Men Are More Monstrous than Man-Eaters as AMC’s ‘The Terror’ Comes to a Chilling End
AMC’s “The Terror” ends on a cold note of honor. The horrors of survival are buried in an ice-hole. The secrets frozen in time, protected from the elements just as the Northwest Passage between the Pacific and Atlantic Oceans is protected by a code of silence surrounded by a barrier of arctic freeze. There is wonder in the middle of nowhere, as much as there is terror and danger. The Eskimos know this and employ shamans to bridge the gap, much like the great wall on Skull Island keeps the natives safe from the mighty King Kong. All gods are beasts, callously indifferent to the needs and care of their all-too-human followers. All beasts are gods, insensitively chomping prey because they are hungry or threatened.
The crew lost their god-but-otherwise-fearless leader, Rear-Admiral Sir John Franklin, played by Ciaran Hinds, who played Caesar on HBO’s “Rome” and the king beyond the walls on “Game of Thrones,” early in the season. Sir John was an early victim of the arctic predator and his death leaves a power struggle that ultimately pulls the crews of the HMS Erebus and HMS Terror as far apart as the Tuunbaq ripped the admiral. At first, the stranded shipmates circumnavigate between the leadership of the expedition’s second-in-command, Captain James Fitzjames, played with a stiff upper lip by Tobias Menzies, who played Brutus on HBO’s “Rome” and Edmure Tully on “Game of Thrones,” and Jared Harris’ Captain Francis Crozier, a veteran explorer who has ventured this far north for the British Navy before.
In spite of their differing styles and backgrounds, the two officers are able to keep the crews subordinate and united, aided by the outside threat of the Tuunbaq, the creature only the Eskimo shaman Lady Silence (Nive Nielsen) can communicate with. But once the crew is forced to abandon the ice-grounded ship, the men are divided by mate Cornelius Hickey (Adam Nagaitis). The final episode reveals Hickey to be a man on the run who impersonated the crewmember to get out of England to the sunny beaches of Tahiti. Never expecting to spend more than two years on ice, the former criminal turns his able shipmates against each other, because he has nowhere to return.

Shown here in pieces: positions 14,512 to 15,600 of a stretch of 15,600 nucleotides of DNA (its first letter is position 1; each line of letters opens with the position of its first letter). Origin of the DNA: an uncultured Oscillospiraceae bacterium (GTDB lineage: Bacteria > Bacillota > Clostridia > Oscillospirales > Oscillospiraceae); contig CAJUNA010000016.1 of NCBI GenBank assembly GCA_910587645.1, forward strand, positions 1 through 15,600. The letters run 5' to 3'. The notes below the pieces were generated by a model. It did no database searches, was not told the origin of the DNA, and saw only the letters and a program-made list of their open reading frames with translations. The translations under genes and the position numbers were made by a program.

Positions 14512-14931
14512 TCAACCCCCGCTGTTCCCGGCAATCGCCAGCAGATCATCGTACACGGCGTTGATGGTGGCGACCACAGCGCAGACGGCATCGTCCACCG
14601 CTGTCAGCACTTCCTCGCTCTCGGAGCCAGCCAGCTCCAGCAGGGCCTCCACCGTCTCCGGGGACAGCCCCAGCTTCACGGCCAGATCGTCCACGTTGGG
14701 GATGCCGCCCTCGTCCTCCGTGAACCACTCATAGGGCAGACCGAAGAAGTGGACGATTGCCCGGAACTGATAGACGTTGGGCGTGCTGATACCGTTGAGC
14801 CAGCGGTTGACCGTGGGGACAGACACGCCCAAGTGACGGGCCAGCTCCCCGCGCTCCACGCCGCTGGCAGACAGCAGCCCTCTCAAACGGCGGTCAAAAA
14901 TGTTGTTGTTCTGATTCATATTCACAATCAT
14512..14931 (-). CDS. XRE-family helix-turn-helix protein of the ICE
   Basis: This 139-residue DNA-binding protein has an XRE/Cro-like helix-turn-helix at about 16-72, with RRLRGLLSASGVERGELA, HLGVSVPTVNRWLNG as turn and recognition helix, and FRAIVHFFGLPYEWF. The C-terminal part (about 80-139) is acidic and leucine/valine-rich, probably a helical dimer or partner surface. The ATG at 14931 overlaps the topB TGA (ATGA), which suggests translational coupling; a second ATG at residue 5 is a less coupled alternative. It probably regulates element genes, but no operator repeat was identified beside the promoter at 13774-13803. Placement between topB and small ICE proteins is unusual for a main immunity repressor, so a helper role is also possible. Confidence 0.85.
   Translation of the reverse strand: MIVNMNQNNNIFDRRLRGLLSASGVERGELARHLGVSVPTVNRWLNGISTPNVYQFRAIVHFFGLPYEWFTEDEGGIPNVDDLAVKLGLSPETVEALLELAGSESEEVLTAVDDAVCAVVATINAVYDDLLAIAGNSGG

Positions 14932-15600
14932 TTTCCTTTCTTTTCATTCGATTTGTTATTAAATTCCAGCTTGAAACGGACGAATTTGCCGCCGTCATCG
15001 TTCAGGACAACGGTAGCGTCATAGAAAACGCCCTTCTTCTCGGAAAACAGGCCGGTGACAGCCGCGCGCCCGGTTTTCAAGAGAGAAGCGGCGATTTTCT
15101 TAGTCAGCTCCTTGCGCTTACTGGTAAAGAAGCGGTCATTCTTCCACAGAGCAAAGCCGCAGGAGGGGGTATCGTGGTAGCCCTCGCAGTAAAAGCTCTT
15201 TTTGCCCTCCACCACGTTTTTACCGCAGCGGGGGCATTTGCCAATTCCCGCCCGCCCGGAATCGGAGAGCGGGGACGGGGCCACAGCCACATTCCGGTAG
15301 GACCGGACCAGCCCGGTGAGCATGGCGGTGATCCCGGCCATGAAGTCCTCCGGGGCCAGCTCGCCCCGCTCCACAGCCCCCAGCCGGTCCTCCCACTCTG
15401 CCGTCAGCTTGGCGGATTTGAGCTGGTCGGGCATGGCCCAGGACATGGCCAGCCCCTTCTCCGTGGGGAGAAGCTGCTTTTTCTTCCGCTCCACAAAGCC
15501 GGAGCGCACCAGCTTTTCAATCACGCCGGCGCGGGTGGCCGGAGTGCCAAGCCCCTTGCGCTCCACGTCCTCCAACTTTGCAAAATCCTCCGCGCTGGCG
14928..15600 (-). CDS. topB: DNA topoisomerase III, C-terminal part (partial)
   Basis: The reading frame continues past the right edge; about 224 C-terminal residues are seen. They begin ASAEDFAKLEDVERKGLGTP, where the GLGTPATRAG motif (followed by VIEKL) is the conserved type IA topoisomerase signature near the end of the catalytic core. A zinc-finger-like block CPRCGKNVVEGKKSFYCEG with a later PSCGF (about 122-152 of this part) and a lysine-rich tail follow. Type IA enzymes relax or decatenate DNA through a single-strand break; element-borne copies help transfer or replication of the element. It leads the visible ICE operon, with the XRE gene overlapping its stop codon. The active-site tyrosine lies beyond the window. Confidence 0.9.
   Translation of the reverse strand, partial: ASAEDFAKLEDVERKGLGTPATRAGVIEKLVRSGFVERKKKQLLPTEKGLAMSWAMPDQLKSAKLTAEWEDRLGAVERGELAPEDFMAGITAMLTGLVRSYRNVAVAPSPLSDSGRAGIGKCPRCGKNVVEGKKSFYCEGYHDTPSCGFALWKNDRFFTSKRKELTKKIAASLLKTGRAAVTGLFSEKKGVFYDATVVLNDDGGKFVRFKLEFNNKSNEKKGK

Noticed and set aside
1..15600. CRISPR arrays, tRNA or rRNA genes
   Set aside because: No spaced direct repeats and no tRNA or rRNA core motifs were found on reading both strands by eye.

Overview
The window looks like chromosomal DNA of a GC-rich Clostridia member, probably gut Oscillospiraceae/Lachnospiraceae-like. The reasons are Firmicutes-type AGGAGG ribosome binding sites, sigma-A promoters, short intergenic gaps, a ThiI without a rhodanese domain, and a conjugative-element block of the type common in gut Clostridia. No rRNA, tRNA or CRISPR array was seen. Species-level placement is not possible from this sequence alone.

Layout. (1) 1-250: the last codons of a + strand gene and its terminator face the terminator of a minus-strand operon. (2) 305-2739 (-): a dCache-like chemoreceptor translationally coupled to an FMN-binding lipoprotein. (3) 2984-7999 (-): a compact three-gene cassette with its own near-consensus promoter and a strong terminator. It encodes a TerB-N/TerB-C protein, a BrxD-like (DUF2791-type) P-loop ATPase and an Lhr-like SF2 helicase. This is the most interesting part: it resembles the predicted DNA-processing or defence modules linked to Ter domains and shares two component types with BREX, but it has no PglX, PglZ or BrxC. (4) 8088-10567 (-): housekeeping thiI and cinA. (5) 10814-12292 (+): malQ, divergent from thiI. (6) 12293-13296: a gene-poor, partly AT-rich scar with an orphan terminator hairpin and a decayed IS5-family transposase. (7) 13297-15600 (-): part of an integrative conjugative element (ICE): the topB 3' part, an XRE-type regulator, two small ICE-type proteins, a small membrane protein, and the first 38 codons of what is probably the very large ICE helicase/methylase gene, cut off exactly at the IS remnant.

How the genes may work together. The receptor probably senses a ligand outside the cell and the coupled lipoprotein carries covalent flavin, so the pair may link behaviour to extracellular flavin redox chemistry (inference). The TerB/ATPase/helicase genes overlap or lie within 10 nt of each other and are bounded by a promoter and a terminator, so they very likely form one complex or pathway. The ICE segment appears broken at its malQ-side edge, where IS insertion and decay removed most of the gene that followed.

He has help. Men left to their own devices away from civilization will give in to natural urges soon enough. The ship’s doctor Dr. Stephen Stanley (Alistair Petrie) puts out some small psychological fires while the men are still bound to the ship. But after a fire is set during a carnival meant to lift their morale, the men become unmoored. The rations are not only insufficient, but the ship’s surgeon Dr. Henry Goodsir (Paul Ready) also notes that they are tainted by lead, which is eating at the men’s minds. Meanwhile, the men begin dining on each other. Goodsir offers himself up as a cannibalistic farewell dinner, but only to further the ends of his own sense of civilization.
Goodsir is the liaison between the British and the shaman. While he can’t get her to give him intelligence on the creature who is hunting the crew, it is his sense of duty to a higher civilization that keeps the moral compass of the explorers on course.
The special effects are very realistic. The wounds and cutting are painful. Small details like the skin that is pulled by makeshift piercings or broken by glass in the doctor’s suicide appear so realistic in their simple presentation that they are wince-provoking. The larger effects, such as when the Tuunbaq bites off a head or a leg, or a wonderful mid-season scene on a mast that was almost a trapeze ballet, are effective in building suspense. But they also bring the instant gratification of catharsis, even as each violent thrust builds to greater danger.
“The Terror” is an adaptation of the novel by Dan Simmons, which told the true story of an 1845 Royal Navy expedition that went missing in the Canadian Arctic, costing 129 crewmen their lives. The two ships from the original expedition were discovered in 2014 and 2016, but the excavation didn’t answer what happened to the crews. Director Edward Berger ends the series by keeping that secret sacred, surrounded by a code of honor and forever frozen in wonder.
“The Terror” finale aired May 21 on AMC.